• If you want to record the interview, ask your candidate for permission to do so and explain to them what you are going to use the recording for. Consent is important. 
  • Have a plan B in case something goes wrong. For example, you could ask your candidate for a phone number where you can reach them in case you lose an internet connection during the interview. If the video cuts out, you can call them at that number and continue the conversation. Source: RecRight

5. Candidates are less open to changing jobs
Sourcing candidates can become more difficult. If a person is employed full time with their current employer, their willingness to change jobs will decline. People will value security over uncertainty during the crisis. At the same time, those top talents who fear their current employers’ potential layoffs may now be more open to new career opportunities. Source: TalentAdore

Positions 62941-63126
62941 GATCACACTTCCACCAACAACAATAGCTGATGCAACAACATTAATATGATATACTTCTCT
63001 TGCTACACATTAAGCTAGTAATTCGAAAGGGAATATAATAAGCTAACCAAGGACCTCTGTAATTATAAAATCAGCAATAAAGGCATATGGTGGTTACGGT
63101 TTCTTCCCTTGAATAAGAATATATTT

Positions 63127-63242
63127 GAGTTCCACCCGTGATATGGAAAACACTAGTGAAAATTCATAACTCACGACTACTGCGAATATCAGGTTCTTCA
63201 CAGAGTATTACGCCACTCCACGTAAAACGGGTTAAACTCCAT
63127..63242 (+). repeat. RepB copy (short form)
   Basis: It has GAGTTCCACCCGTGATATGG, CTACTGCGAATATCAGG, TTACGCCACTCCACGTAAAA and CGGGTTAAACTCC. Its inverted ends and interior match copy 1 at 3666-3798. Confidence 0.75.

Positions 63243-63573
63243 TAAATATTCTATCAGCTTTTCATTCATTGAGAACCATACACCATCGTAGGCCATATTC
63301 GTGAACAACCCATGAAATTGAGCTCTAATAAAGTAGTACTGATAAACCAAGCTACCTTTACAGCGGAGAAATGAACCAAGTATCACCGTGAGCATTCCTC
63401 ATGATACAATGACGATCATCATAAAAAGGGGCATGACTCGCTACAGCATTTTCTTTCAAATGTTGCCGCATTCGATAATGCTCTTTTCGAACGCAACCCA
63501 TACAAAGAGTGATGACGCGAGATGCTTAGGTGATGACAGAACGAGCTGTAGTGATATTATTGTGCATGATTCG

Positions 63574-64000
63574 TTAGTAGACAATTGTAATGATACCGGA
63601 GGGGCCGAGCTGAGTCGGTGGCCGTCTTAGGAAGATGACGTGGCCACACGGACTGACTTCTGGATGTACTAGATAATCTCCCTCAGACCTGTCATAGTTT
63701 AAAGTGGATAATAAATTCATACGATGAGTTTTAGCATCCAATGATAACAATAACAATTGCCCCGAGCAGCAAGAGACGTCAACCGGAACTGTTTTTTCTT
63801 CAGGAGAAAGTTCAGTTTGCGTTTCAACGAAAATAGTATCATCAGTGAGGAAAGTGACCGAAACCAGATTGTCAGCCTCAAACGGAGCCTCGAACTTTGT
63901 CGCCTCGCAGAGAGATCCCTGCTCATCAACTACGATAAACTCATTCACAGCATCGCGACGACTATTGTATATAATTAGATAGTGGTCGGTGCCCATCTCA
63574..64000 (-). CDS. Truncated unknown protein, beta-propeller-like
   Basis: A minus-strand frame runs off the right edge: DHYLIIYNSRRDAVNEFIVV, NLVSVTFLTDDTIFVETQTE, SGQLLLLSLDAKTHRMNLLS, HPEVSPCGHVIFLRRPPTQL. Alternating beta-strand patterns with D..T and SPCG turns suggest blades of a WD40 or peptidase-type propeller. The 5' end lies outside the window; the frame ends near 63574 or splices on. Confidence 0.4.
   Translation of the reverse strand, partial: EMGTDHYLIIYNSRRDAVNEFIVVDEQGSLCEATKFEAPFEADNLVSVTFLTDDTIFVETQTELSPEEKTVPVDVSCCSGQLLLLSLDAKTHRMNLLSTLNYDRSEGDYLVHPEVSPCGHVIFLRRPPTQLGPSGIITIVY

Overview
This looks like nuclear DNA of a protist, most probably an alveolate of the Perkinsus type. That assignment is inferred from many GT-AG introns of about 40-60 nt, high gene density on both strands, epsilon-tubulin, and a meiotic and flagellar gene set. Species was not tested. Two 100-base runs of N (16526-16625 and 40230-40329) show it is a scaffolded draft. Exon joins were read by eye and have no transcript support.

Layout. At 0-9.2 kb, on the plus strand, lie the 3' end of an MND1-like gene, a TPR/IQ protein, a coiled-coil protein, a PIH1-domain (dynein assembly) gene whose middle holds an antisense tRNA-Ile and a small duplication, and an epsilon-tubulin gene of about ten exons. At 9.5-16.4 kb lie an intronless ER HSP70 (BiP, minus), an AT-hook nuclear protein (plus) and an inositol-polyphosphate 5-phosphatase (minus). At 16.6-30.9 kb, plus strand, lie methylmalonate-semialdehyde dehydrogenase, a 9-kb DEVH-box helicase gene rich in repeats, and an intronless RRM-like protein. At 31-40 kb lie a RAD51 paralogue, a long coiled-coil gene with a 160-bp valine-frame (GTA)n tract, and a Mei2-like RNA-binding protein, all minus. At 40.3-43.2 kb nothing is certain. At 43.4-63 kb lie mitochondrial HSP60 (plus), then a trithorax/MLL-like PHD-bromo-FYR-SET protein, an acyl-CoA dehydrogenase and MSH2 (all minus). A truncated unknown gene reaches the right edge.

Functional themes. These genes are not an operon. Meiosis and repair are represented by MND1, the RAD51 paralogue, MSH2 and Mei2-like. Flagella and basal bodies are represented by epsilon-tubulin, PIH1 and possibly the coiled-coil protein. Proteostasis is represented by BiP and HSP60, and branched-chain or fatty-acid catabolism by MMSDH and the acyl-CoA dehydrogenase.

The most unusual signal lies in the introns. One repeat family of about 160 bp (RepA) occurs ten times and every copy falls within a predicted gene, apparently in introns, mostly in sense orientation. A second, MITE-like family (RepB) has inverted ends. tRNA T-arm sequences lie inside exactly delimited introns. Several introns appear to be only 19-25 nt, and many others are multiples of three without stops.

A number of hiring managers that we had spoken to were using the lockdown as an opportunity to pro-actively interview talent, either because they have a vacancy that was placed on hold, allowing them to make an offer immediately once the moratorium is lifted or preempting a spate of resignations from employees that have used the increased flexibility to attend interviews over this period. 

In closing, we are living extraordinary times, and many companies are hiring. It is important to ensure that you are not complacent during this time. Equally important is that we still have new employees starting at our companies who we need to be onboarded. It is not so simple to provide a great onboarding experience without meeting face-to-face or giving a tour at the office. Yet, it is possible. Review your recruitment processes to ensure that they are efficient to avoid losing out on top talent and relook the way that you engage new employees to ensure a great experience.